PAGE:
This essay deals with Thomas Malthus and the first two chapters of his “Essay on the Principle of Population”. At first I will provide a short biographical note on Malthus and I will also mention his main achievements. Then, a summary of Malthus' main ideas of the first two chapters of mentioned work follows. Afterward, the essay concludes with a personal note.
2. A short biography
Thomas Robert Malthus was born in 1766 (course textbook, n. d.) in Surrey, England, as the sixth son of a wealthy intellectual family and he died in 1834 (Weikard, n. d.).
He was mainly concerned with population growth and poverty in the English society of his time. It was an answer to the precarious human situation back then. Malthus identified that the ratio of population growth differs from the ratio of growth of food supply. He also explained two kinds of checks on population: preventive and positive checks (course textbook, n. d.).
Malthus’ main achievement is his population theory. In 1798 he published his most important work, namely the “Essay on the Principle of Population”. Another, revised, edition on the topic was launched in 1803 (course textbook, n. d.). He was also concerned with the concept of rent (course textbook, n. d.). Ricardo’s theory of growth is largely based on Malthus’ population theory (Weikard, n. d.).
3. Summary of the “Essay on the principle of population”
In his text, Malthus provides an explanation for the population growth of human societies. He explains why population growth occurs, which behaviour distinguishes human beings from animals and which remedies exist concerning population growth.
Malthus begins his argument mentioning that all living creatures, no matter which, strive to “[...] increa...
... middle of paper ...
...ve to decrease before an increase of the living standard is possible, but today’s society shows that a higher number of human beings and an increase of food supply per head do not exclude each other necessarily (Maddison, 2003). This development is mainly due to the technological progress to which also Malthus refers shortly in his text. In the time he lived, these developments were still not observable as clearly as today. Therefore it remains to say that his text is an outstanding contribution to the knowledge of his time, but readjustment to today’s context is necessary.
Course Textbook (n. d.) Chapter 5: Ricardo and Malthus
Maddison, A. (2003) The World Economy: Historical Statistics, Paris, OECD
Malthus, T. R. (1798) Essay on the Principle of Population, Chapters 1 and 2, pp. 1-13
Weikard, H.-P. (n. d.) Lecture Notes III: Malthus and Ricardo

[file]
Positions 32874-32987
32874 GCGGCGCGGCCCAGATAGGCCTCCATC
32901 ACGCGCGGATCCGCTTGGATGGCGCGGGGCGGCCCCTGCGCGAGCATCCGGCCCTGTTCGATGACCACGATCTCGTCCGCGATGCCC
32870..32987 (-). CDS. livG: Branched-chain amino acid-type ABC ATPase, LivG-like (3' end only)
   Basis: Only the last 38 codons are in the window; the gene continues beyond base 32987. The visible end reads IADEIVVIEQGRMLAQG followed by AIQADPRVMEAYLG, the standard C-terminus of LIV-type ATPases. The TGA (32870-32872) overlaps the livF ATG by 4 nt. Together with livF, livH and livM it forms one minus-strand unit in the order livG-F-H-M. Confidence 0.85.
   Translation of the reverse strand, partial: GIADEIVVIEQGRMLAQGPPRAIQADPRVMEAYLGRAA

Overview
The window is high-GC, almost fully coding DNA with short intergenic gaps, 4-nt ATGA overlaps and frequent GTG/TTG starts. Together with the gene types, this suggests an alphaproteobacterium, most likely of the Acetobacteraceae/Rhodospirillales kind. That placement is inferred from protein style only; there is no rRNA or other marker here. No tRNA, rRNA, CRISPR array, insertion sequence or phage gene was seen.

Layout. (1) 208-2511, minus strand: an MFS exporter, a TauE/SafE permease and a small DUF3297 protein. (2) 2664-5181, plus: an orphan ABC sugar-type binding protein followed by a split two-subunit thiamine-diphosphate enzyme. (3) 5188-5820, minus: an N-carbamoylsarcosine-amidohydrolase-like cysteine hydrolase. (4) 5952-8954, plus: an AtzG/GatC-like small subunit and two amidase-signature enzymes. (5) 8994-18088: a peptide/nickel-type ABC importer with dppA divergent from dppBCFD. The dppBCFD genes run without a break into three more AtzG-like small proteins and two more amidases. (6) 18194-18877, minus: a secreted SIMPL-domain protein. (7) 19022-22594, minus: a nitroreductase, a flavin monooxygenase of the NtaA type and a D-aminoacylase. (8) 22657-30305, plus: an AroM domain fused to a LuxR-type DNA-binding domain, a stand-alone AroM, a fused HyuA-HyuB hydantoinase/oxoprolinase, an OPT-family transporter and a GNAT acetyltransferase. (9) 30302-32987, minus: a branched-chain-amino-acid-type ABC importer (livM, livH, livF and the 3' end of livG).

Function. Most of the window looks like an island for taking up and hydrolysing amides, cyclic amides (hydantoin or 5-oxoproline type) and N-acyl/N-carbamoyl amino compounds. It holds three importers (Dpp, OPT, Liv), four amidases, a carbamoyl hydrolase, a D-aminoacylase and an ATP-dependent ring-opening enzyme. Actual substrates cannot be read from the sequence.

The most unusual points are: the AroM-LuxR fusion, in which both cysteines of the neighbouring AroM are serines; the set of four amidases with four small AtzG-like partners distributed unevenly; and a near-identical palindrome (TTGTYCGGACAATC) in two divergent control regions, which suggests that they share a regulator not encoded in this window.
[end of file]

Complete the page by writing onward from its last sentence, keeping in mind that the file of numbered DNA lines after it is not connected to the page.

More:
Need Writing Help?
Get feedback on grammar, clarity, concision and logic instantly.Check your paper »
- Thomas Malthus Thomas Malthus was a British philosopher and economist. He was born in February 13, 1834. He is best known for his book called “An Essay on The Principle of Population”. He was very interested to know everything about population. He researched about birth, death, age of marriage and child bearing, and other economic factors and included all of these things in his book. His found a relationship between food supply and population. In the book he quoted “Population, when unchecked, increases in a geometrical ratio.... [tags: Famine, Poverty]
1070 words (3.1 pages)
- The Economic Agency of Women in Malthus’ Essay on the Principle of Population It is difficult to examine the question of the division of labor within the household in Malthus’ writings as it seems to be entirely outside the scope of his work. Though his conclusions are predicated on the relationship between men and women, from reading his writing one has the distinct impression that women are not really a factor. In spite of this, an examination of the implications inherent in Malthus’ analysis is revealing of some basic assumptions he makes regarding the economic role of women.... [tags: Malthus Principle of Population]
936 words (2.7 pages)
- Thomas Malthus Section Summary Malthus’ work, Essay on the Principle of Population, is often cited, first by Darwin himself, to have influenced Darwin’s conception of the theory of natural selection. His work, though unpopular, and often proven to be off the mark, did in fact bring to the forefront many socio-economic issues that are still being debated today: population control, food production and concerns over uncontrollable diseases arising from the effects of over-population. In this passage it is stated that Malthus was proven wrong: “...Malthus’ dire predictions have proven to be wrong...” (Efficiency and Equity 211).... [tags: Malthus]
1421 words (4.1 pages)